18 disbursement of that fund amount those claiming some entitlement thereto.”)).
Whether Rule 67 relief should be available is a matter within the discretion of the court.
20 United States Fire Ins. Co. v. Icicle Seafoods, Inc., No. 2:20-CV-401-RSM-DWC, 2020 WL
21 5526686, at *2 (W.D. Wash. Sept. 15, 2020) (citing Cajun Elec. Power Coop. v. Riley Stoker Corp.,
22 901 F.2d 441, 445 (5th Cir. 1990)). “In deciding whether to exercise their discretion, federal courts
23 have looked to whether the amount sought to be deposited was definite; whether the funds could be
24 deposited all at once or whether there would be repeated deposits that would impose an undue
25 burden on the clerk of court; and whether the party seeking leave to deposit the funds had
26 demonstrated a likelihood of success on the merits.” Icicle Seafoods, Inc., 2020 WL 5526686, at *2
27 (quoting Kansas City S. Ry. Co. v. Borrowman, No. 09-3094, 2009 WL 3188305, at *4 (C.D. Ill.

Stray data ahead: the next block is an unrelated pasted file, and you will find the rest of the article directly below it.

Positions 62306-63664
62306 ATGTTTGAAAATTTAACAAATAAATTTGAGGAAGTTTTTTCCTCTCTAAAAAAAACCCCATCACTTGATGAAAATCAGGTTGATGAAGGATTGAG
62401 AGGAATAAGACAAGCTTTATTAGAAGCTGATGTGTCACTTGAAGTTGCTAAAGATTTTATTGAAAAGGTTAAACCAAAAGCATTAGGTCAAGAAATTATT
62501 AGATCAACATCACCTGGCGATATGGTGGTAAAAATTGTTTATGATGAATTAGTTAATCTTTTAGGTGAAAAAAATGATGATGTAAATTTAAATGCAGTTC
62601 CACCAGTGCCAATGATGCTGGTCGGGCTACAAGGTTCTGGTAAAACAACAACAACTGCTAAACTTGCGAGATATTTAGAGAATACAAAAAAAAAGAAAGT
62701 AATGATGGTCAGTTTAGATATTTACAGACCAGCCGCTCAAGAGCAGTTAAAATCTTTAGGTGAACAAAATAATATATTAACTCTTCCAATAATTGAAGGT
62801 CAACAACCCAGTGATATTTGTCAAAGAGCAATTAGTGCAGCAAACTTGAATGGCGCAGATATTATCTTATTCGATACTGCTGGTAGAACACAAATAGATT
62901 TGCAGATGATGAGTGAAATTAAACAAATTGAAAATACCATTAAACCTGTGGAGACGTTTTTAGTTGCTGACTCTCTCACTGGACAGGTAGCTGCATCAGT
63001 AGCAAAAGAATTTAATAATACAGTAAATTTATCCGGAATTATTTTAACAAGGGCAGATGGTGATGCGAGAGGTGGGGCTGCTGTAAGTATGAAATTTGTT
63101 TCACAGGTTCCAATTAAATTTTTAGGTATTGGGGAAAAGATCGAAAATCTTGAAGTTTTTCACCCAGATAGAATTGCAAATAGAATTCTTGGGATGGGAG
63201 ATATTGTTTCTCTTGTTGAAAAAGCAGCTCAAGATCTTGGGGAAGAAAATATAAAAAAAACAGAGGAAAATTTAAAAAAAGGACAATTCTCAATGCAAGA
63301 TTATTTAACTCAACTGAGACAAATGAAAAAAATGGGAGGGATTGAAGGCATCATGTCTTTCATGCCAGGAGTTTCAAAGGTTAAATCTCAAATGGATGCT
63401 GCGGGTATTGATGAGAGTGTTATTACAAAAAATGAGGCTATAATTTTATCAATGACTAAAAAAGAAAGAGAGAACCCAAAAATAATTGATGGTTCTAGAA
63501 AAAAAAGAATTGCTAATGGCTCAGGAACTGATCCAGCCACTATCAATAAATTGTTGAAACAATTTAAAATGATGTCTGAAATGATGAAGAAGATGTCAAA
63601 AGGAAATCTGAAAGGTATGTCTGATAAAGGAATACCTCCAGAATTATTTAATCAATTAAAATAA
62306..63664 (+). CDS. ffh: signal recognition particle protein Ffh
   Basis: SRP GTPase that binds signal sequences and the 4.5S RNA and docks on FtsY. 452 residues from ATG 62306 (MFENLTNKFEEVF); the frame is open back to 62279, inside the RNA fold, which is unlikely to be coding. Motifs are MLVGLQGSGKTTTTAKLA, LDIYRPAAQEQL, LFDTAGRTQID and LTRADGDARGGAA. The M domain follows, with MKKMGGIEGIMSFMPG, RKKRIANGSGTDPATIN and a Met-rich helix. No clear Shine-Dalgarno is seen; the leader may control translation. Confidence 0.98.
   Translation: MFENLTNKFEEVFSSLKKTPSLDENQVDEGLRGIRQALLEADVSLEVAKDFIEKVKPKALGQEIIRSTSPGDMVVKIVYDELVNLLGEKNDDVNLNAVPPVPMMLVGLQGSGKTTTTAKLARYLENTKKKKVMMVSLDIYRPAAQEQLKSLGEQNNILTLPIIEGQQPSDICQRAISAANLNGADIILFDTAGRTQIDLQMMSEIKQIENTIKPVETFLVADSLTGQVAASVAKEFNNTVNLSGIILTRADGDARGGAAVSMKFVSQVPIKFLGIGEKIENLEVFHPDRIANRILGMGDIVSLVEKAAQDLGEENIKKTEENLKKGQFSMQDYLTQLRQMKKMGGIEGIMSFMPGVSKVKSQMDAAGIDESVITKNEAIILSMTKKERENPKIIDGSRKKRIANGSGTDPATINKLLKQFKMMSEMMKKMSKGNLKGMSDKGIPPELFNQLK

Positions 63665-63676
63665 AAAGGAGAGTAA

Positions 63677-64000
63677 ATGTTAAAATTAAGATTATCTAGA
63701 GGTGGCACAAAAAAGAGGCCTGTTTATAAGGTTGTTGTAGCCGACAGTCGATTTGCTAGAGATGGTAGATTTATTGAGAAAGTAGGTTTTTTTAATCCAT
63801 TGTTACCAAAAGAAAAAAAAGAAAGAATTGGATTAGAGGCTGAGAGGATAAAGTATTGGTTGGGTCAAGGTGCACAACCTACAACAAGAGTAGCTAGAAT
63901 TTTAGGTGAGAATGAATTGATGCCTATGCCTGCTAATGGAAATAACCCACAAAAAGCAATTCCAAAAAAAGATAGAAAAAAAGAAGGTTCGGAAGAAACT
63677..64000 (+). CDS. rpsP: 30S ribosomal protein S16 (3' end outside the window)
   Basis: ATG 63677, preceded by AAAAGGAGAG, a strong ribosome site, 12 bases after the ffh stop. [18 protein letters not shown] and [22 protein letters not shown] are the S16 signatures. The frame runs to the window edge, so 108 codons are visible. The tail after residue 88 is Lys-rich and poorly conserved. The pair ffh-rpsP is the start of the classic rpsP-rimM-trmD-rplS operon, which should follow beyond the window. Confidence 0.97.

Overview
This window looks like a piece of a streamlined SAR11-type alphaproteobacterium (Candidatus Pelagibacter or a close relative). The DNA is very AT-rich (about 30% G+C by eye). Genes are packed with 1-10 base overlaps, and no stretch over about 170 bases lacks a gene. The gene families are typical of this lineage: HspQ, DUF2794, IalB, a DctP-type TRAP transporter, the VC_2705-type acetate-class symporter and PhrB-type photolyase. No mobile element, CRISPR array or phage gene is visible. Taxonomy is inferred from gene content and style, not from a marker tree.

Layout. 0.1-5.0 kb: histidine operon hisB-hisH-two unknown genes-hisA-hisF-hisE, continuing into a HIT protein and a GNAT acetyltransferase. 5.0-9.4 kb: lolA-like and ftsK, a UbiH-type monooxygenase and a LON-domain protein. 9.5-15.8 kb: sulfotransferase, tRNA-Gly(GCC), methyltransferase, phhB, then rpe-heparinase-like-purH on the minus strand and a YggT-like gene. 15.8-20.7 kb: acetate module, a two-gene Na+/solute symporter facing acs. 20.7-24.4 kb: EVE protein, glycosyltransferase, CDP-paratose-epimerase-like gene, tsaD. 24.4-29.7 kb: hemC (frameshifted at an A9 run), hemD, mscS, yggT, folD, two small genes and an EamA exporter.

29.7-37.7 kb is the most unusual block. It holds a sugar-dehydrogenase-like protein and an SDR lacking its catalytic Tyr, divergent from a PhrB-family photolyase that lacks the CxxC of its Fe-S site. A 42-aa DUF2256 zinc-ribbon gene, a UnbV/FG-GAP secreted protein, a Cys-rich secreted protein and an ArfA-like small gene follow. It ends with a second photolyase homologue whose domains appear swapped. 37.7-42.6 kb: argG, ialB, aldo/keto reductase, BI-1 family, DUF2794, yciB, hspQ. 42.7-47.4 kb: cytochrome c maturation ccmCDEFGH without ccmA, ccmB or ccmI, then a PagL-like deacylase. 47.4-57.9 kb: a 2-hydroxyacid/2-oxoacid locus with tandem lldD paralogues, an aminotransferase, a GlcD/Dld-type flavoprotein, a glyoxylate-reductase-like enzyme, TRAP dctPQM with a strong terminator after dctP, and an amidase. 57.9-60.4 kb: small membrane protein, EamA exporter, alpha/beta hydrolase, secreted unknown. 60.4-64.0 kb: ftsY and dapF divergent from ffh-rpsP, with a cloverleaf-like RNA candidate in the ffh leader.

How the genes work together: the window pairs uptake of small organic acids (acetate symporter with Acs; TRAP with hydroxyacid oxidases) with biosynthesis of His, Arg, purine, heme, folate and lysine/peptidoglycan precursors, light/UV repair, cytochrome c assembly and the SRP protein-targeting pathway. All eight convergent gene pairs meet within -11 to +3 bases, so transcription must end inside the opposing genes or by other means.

28 Sept. 30, 2009)).
Considering the factors identified in Icicle Seafoods, the Court finds that the motion for leave
3 to deposit funds should be granted. First, the Annuity Payments to be deposited are finite. Second,
4 the undersigned is satisfied that, although the Annuity Payments are to be made on a schedule and
5 not all at once, there will be no undue burden on the Clerk because the Payments are to be made
6 every five years (and the dispute over the Payments might be resolved before the next payment is
7 due). Cf. Bank of New York Mellon as Tr. for Certificateholders of CWALT, Inc., Alternative Loan
8 Tr. 2007-12T1, Mortg. Pass-Through Certificates, Series 2007-12T1 v. Meister Park Homeowners